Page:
Kristy Lu, Chinese, Ha Noi

I agree with the idea of terminating a pregnancy if there are negative results from pre-natal screening or warnings from doctors.

As far as I know, doctors have to repeat the tests two or three times before they come to a final conclusion on which they advise an abortion.

But it is a fact of life that sometimes mistakes are made, not only in medical care but in all aspects of life.

My argument is mostly based on the case of my nephew. His mother decided to stop her pregnancy in the 30th week after doctors told her the baby had a problem in his brain.

She was given medication to induce a premature birth, but the baby was born alive. Doctors said he would die in a matter of hours, but he survived and is still alive today at the age of four. Further tests proved that the pre-natal screening had been correct, and his condition has left him bedridden and totally reliant on his family. One of his parents has to stay home to take care for him all day while the other works hard to feed the family, who also have high medical costs from frequent trips to hospital.

Difficult living conditions due to their poor economic situation often make them angry with each other. They are also under so much stress that they refuse to have a second child, worried that the same thing would happen again.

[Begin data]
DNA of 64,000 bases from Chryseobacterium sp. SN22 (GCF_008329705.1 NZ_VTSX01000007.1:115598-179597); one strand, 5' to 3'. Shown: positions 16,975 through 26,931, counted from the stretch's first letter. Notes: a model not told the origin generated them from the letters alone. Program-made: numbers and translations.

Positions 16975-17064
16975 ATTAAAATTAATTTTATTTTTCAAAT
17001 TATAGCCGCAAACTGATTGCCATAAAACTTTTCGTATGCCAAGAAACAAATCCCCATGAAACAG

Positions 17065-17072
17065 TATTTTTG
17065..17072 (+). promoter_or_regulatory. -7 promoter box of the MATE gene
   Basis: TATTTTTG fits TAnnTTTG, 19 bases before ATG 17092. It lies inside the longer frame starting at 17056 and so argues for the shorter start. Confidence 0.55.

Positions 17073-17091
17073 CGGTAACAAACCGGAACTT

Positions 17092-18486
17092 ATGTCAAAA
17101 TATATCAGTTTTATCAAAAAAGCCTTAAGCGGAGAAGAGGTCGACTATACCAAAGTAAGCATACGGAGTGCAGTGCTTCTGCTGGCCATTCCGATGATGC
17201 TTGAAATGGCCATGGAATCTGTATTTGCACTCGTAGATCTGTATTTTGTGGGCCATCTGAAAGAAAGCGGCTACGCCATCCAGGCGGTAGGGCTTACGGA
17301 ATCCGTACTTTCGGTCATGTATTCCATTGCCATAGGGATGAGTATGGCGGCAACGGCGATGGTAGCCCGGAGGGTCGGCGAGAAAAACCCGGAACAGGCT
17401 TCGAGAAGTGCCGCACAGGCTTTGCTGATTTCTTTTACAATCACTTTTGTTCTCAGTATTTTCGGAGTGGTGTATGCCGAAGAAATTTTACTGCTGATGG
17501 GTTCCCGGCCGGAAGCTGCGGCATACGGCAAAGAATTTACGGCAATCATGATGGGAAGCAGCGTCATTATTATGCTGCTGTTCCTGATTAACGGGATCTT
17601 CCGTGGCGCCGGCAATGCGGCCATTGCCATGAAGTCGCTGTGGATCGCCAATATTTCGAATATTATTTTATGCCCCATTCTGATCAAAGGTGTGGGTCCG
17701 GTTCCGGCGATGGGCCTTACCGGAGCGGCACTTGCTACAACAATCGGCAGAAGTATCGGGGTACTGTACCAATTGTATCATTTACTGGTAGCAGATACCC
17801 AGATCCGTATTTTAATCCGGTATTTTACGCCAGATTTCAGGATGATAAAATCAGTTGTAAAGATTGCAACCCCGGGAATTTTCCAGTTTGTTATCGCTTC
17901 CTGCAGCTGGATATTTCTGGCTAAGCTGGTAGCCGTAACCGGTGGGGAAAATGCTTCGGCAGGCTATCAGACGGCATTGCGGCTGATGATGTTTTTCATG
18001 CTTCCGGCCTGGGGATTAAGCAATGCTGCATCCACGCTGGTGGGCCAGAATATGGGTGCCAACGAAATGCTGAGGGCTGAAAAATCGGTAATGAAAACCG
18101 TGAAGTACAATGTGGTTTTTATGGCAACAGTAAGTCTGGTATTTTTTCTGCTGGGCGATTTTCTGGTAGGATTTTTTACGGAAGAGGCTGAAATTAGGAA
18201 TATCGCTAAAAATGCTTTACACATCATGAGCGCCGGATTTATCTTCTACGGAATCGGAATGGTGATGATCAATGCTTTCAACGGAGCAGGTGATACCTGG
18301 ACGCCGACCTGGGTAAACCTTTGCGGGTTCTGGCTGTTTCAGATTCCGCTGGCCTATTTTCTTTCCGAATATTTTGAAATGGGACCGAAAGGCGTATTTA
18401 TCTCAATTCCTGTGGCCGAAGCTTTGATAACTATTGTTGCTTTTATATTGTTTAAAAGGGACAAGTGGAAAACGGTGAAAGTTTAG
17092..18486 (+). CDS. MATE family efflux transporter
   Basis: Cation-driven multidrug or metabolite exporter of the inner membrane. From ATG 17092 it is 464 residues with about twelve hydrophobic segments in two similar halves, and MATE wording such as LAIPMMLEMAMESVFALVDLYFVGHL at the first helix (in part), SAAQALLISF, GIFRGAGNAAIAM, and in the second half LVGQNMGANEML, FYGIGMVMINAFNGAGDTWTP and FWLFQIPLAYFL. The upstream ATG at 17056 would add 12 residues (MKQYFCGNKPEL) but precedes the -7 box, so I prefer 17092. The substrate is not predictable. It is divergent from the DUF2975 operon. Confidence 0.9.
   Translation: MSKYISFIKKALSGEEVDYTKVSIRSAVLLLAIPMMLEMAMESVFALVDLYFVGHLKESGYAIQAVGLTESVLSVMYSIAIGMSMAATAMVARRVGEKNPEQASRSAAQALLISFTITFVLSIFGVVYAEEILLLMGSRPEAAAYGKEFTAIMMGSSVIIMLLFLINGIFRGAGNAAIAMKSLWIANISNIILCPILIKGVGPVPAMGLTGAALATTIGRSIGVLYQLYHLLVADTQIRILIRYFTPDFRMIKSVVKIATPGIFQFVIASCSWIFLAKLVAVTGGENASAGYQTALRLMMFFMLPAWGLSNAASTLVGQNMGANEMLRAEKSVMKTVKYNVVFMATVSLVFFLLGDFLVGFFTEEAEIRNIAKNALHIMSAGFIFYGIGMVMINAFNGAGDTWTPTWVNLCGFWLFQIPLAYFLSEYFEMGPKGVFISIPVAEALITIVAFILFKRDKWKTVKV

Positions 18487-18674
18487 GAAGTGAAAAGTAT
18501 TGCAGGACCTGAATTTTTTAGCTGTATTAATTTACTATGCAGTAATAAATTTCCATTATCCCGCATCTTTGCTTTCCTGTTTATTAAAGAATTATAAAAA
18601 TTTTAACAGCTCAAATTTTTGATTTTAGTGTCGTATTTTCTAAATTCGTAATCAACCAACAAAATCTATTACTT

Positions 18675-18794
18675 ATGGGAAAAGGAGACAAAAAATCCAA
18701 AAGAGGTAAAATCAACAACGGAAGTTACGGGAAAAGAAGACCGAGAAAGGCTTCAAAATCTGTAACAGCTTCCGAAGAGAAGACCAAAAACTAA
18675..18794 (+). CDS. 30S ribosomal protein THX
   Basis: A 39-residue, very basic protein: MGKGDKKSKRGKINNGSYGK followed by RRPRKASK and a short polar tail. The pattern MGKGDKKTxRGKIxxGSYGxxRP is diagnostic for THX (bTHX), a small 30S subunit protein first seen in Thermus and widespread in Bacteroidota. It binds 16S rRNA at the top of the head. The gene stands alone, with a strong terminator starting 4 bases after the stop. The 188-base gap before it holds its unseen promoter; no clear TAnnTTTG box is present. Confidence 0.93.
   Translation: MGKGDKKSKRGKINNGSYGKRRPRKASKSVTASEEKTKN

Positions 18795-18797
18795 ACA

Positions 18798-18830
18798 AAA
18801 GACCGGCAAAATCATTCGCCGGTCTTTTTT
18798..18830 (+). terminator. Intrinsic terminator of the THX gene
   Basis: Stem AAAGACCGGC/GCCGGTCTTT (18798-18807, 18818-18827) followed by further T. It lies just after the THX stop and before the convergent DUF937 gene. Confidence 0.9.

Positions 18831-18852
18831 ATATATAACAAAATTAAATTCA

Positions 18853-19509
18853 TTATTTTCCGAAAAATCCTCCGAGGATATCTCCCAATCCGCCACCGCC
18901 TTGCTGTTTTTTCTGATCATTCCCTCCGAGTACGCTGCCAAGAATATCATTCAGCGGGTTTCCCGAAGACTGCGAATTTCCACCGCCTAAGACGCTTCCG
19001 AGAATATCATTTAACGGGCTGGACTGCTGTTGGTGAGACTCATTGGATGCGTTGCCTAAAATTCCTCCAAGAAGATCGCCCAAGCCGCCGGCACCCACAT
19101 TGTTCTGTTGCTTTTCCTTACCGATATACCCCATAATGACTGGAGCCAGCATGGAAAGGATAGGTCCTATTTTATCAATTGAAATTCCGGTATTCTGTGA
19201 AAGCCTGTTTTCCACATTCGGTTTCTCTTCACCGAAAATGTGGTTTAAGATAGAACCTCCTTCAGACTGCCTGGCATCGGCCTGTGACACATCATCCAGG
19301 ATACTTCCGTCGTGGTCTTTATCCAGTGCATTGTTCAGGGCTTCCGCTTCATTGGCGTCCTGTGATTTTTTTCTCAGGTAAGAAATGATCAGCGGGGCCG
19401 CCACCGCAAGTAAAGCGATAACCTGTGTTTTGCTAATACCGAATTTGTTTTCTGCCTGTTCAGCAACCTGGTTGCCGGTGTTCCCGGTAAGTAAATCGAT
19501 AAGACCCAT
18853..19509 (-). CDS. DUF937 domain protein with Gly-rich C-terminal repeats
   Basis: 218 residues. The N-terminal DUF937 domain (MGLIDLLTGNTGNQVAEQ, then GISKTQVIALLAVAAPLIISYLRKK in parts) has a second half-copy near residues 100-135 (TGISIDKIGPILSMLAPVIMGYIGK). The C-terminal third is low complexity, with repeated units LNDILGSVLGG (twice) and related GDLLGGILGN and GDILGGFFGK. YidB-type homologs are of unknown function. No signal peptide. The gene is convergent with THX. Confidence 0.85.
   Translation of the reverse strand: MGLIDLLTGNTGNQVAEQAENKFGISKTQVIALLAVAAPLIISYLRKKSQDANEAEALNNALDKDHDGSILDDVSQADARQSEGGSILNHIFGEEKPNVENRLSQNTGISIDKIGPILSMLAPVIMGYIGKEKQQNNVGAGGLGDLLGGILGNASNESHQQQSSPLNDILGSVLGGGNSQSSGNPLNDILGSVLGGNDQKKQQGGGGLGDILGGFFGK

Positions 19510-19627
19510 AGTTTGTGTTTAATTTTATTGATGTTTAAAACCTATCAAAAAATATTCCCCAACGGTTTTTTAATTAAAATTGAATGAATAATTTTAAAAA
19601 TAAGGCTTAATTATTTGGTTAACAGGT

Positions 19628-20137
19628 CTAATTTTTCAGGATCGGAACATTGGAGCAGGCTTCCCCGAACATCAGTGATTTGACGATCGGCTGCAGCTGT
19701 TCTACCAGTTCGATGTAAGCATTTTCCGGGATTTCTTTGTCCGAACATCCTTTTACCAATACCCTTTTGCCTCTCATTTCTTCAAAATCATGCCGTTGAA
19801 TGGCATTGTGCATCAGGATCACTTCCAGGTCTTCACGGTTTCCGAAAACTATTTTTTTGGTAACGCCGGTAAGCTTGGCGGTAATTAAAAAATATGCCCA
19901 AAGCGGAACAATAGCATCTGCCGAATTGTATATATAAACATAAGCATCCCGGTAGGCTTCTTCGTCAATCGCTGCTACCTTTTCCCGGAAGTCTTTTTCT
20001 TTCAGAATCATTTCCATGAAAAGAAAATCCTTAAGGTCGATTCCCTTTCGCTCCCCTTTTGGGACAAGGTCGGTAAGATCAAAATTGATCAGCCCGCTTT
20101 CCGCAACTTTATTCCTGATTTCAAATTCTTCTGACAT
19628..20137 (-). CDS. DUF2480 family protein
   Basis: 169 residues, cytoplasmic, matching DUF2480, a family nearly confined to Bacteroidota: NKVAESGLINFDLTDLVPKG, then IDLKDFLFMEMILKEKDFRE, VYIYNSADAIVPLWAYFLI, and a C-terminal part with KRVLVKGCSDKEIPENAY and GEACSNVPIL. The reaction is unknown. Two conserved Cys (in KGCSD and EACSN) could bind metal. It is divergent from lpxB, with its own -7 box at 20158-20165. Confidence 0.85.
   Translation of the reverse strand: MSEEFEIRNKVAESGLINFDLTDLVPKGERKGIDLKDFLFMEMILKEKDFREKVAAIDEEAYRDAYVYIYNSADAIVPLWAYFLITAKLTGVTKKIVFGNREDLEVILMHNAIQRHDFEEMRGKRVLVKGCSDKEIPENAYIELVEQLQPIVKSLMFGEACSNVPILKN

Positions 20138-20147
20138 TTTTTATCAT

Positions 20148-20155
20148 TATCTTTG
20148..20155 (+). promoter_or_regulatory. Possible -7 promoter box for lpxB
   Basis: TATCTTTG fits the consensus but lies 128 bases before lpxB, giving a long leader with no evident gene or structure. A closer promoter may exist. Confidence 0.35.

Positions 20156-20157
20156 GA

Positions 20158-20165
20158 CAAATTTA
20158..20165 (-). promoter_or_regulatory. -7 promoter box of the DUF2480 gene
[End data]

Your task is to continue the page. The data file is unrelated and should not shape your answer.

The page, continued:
In my opinion, the kid is not only a burden to his family, but also to society. Despite advances in medical care and treatment, these abnormalities are inborn and cannot be cured.

In the case of my nephew, if the termination had been successful, the family would be much happier with another child and enough money for a better life. Moreover, society would have been able to save time and money for kids with other diseases that can be treated.

Rie Watanabe, Japanese, Ha Noi

Abortion is totally wrong. Abortion means killing an unborn person. Unborn humans, including those with Down syndrome, still are people. It's not the baby's fault if it accidentally has 47 chromosomes (like those with Down syndrome) instead of 46 (most everyone else).

In fact, the abortion rate for those with Down syndrome is even higher in places like Japan though the Maternity Protection Law does not permit embryos and foetuses to be aborted due to abnormalities. Instead, these abnormalities are broadly interpreted as conditions that could harm pregnant women.

To me, this is very sad. I see it as a cruel crime. Those who are detected with abnormalities such as Down syndrome are babies with life, lives that would reach out and touch people. They are denied the right to play on swings, on slides. They do not have an opportunity to grow up and have a birthday. I think it's heart breaking to terminate a pregnancy due to results of pre-natal screenings. — VNS